returned to play a major role in UN peacekeeping in Lebanon, when UNIFIL was expanded following the
conflict between Israel and Hezbollah.

Several countries that once hosted UN operations now contribute troops, including Bosnia and
Herzegovina, Cambodia, Croatia, El Salvador, the former Yugoslav Republic of Macedonia, Guatemala,
Namibia, Rwanda, and Sierra Leone.

In addition, UN police related activities have increased in size and scope with 11,000 UN police
deployed around the world, a number expected to increase to some 17,000 in the coming year as they
build their presence in Darfur, Chad and the Central African Republic.


PEACEKEEPING REFORM

At the turn of the century, the UN underwent a major exercise in examining the challenges to
peacekeeping in the 1990s and introducing reform. The Secretary-General appointed a panel on United
Nations Peace Operations, composed of individuals experienced in conflict prevention, peacekeeping
and peacebuilding, to assess the shortcomings of the existing system and to make specific and realistic
recommendations for change.

The result, known as the “Brahimi Report” after Lakhdar Brahimi, the Chair of the Panel on United
Nations Peace Operations, called for renewed political commitment on the part of Member States,
significant institutional change and increased financial support. The panel noted that in order to be
effective, United Nations forces must be properly resourced and equipped to carry out their mandates.




           60 Years of United Nations Peacekeeping
The report called for increased staffing and more robust rules of engagement against those who renege
on their commitments to a peace accord or seek to undermine it by violence. The Security Council, it
said, must provide peacekeeping operations with clear, credible, and achievable mandates. And it
insisted that Headquarters support for peacekeeping be treated as a core activity of the United Nations.

As a result, UN Member States and the UN Secretariat made major efforts for reform, including through
the High-level Panel on Threats, Challenges and Change, the 2005 World Summit, the reform strategy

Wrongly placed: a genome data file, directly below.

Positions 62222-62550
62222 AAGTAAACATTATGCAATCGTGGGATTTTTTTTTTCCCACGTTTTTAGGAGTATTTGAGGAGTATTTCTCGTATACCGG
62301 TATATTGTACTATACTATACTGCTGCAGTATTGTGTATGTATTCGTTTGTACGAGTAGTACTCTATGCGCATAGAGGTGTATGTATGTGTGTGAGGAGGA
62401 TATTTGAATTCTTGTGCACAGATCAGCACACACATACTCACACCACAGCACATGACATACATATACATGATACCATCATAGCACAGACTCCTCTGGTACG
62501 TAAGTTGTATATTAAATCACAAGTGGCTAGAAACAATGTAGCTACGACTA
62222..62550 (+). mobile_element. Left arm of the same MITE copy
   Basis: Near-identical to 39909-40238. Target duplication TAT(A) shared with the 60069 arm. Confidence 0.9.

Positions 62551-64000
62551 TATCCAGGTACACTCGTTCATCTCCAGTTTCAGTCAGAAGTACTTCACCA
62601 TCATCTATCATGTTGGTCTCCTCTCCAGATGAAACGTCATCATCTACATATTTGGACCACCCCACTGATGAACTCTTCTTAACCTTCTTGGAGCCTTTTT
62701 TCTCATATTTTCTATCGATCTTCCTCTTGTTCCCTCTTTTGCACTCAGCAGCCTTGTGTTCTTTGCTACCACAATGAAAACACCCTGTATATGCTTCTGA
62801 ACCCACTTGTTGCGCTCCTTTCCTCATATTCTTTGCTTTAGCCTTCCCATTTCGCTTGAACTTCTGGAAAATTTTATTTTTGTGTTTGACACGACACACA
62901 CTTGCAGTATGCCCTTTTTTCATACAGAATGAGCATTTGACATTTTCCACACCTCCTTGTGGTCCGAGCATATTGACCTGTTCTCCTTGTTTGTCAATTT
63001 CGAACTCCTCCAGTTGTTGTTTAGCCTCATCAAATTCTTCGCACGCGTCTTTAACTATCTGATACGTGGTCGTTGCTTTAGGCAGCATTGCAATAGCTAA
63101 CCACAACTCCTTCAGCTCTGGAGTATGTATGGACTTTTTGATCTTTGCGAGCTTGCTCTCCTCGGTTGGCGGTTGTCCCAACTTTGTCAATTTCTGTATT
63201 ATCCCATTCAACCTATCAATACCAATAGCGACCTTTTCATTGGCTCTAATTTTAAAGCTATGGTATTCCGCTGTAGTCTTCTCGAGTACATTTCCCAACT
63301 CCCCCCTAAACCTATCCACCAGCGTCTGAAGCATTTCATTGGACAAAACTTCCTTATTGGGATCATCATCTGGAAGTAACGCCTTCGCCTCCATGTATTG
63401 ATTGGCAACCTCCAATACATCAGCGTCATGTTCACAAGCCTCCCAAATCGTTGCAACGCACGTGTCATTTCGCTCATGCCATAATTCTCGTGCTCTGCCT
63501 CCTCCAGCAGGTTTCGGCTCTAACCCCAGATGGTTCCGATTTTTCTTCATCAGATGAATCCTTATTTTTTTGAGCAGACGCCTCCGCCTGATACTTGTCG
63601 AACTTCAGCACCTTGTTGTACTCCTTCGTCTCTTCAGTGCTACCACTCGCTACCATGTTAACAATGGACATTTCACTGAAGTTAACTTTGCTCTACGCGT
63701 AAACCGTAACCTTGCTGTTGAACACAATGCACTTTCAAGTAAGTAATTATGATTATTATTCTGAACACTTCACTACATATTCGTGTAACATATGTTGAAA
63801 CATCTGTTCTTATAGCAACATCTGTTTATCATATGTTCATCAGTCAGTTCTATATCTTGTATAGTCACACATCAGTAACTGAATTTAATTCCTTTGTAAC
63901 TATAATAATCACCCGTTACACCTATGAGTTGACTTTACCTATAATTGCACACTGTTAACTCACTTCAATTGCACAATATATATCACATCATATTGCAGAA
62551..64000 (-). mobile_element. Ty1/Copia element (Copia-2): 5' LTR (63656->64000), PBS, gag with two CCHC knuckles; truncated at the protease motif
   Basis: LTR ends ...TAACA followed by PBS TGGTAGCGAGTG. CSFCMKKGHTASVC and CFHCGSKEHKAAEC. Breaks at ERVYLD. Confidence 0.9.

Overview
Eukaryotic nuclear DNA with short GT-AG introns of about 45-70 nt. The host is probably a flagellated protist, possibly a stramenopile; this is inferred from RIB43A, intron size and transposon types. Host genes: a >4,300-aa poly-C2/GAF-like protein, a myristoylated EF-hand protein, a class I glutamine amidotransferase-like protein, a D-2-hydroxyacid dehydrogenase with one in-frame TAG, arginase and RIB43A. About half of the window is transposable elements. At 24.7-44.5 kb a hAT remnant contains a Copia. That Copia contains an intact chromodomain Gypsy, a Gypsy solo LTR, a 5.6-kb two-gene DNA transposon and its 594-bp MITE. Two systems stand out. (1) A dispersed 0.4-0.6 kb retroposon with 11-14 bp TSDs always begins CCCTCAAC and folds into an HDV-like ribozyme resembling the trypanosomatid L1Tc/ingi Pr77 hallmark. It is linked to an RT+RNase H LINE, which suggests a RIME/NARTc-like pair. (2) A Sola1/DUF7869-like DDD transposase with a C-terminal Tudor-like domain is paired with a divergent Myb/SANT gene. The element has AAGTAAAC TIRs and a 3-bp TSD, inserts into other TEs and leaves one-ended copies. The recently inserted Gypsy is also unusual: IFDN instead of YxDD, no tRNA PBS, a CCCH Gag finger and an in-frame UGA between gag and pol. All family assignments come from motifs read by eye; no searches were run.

of DPKO entitled “Peace Operations 2010” and most recently the “Capstone Doctrine,” which DPKO has
developed for strategic and tactical guidance of UN peacekeepers in the field.

The latest chapter in peacekeeping reform took place in 2007: Faced with the rising demand for
increasingly complex peace operations, the United Nations grew overstretched and challenged as never
before. To strengthen the UN’s capacity to manage and sustain new peace operations, the
peacekeeping architecture was restructured in 2007, by bolstering the support for new activities in
DPKO, establishing a separate Department of Field Support (DFS), augmenting resources in both
departments and in other parts of the Secretariat dealing with peacekeeping and by creating new
capacities as well as integrated structures to match the growing complexity of mandated activities.

Other reforms have come about in the field of Conduct and Discipline. Following allegations and
investigations of sexual exploitation and abuse by UN peacekeepers, the Secretary-General declared a
zero tolerance policy for any violation of UN rules, which includes a ban for UN personnel on sex with
children 18 and under, and sex with a prostitute. The former Permanent Representative of Jordan,
Prince Zeid Ra’ad Zeid Al-Hussein, produced a sweeping strategy to engage troop contributors, Member
States, and the wider UN system in a new Conduct and Discipline architecture for peacekeeping. And in
2008, an UN-wide strategy for assistance to the victims of sexual exploitation and abuse by UN
personnel was adopted by the General Assembly.


THE DAG HAMMARSJKOLD MEDAL

In 1997, to mark the 50th anniversary of peacekeeping the following year, the Security Council decided
to establish the Dag Hammarskjöld Medal. Since then the medal has been awarded annually to the
peacekeepers that have fallen while serving in the cause of peace the preceding year.


INTERNATIONAL DAY OF UN PEACEKEEPERS

By resolution 57/129 of 11 December 2002, the General Assembly designated 29 May – the day the first
mission, UNTSO, was established – as the International Day of United Nations Peacekeepers, to pay
tribute to all the men and women who have served and continue to serve in United Nations
peacekeeping operations for their high level of professionalism, dedication and courage, and to honour
the memory of those who have lost their lives in the cause of peace.




                             UN Department of Peacekeeping Operations — May 2008




             60 Years of United Nations Peacekeeping